Posted on February 24, 2019 by Michelle Skidmore

robert rico (Feb. 25, 2019) — Restorative justice is a social movement that aims to institutionalize peaceful problem solving approaches in lieu of traditional disciplinary systems. It is largely used in schools as a health equity intervention and to reduce the nation's school-to-prison pipeline, which disproportionately impacts African-Americans, Latinos, Native Americans, and youth with disabilities.

UTSA criminal justice professor Robert Rico is leading initiatives to help more schools adopt this constructive approach. Most recently, Rico led an effort to implement restorative justice processes in a case at a Texas university in which he and collaborators Kimberly Sullivan from UT Austin and David Karp, director of the restorative justice program at Skidmore College.

Rico and his colleagues were tapped to provide their restorative justice expertise to a Texas university which needed to resolve a controversial student conduct case. The issue stemmed from a private online chat in which a student leader suggested legalizing the shooting of immigrants who crossed the border.

Although offensive, the student's comments were protected by the First Amendment. Yet a punitive method could not be used to fix the problem, because a criminal act had not been committed.

Rico specializes in restorative justice and police-community relations. During his tenure as a police officer, he developed the Restorative Justice Program of Kendall County and served as the program coordinator.

"Restorative justice is about making things right and, as a peace officer, I found a relational avenue that permitted offenders and victims to come together for a peaceful dialogue to help resolve problems," said Rico. "It has proven to be an especially powerful experience for developing students, who are forced to look beyond their own behavior and consider how the other party feels."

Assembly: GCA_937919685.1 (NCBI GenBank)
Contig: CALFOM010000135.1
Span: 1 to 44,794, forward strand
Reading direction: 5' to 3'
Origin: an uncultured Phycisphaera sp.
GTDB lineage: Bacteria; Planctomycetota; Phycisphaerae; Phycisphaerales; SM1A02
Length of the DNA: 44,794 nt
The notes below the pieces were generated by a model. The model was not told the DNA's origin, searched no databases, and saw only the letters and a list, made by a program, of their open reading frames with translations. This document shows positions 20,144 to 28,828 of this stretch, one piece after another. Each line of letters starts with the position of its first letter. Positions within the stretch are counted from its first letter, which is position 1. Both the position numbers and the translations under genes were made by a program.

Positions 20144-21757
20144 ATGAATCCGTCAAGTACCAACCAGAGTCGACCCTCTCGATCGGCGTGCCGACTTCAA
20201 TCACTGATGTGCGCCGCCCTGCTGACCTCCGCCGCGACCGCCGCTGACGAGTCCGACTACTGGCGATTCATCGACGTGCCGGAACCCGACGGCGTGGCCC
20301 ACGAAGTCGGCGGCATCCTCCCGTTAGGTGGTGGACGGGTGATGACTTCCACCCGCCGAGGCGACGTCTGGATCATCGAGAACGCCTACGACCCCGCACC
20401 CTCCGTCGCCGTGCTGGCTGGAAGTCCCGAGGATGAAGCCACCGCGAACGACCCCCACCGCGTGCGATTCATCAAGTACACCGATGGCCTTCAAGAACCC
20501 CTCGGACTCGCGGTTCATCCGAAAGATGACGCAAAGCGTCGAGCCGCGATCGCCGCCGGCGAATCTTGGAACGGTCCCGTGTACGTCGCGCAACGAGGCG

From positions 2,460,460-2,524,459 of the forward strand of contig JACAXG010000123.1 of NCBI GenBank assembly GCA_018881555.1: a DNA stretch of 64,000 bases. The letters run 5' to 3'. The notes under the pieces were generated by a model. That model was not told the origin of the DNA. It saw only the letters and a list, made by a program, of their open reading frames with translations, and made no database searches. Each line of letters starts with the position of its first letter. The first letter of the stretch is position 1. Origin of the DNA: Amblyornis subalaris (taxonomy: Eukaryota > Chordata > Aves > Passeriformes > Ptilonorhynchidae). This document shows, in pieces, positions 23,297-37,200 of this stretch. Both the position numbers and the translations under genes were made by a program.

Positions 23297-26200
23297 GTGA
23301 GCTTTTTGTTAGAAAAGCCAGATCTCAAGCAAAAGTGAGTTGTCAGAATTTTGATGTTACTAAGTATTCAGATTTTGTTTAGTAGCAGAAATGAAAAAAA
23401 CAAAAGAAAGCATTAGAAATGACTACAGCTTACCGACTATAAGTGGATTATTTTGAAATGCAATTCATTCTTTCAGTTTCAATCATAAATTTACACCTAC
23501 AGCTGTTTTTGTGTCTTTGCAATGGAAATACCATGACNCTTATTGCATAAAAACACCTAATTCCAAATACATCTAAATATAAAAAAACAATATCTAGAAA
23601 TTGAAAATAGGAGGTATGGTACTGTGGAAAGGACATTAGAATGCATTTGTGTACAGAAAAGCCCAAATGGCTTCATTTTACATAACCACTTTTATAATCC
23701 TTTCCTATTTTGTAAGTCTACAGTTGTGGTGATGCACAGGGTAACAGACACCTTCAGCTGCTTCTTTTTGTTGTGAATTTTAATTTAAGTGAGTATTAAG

In the First Amendment case, Rico and his colleagues recommended the restorative justice circle technique, which would include the student and the harmed parties. The process began with a meeting to assess the student's willingness to take responsibility for his comments and to ensure his participation was voluntary. They then put in place a restorative script that enabled the student to speak freely and describe what happened from his perspective.

The restorative justice circle lasted several hours. All parties contributed to the creation of shared values. The student who made the comments described how difficult life had been since the incident. He had lost a prominent role on campus that kept him highly engaged, and he was rejected from a job opportunity. He also lost many friends, experiences that left him feeling lonely, isolated, and ashamed.

When the restorative justice circle was formed, many harmed students had difficulty looking directly at him. By the end, most were making direct eye contact. Some shared things like, “I thought you were a monster and now I see you're just a human.”

By the end of the dialogue, Rico and his colleagues observed the student express genuine remorse for what he had said.

“Restorative justice is a powerful approach because it holds offenders accountable to others and seeks reparation to all stakeholders,” says Rico. “By the end of this case, the student offender offered an apology and expressed regret for his statements. He was vocal in saying that what he most wanted to do was to make the situation right.”

In the final phase of the intervention, a reparation plan was developed to address the harm. The plan outlined ways the university's administration could have better handled the matter. It also enlisted other members of the university to develop a more inclusive community and expand opportunities for diverse student input in community decisions.

Rico is the co-author of the book “Restorative Discipline and Practices” with Gayle Lang.

In the fall of 2012, he spearheaded and consulted for a restorative justice pilot program at Edward White Middle School in San Antonio .

— Michelle Skidmore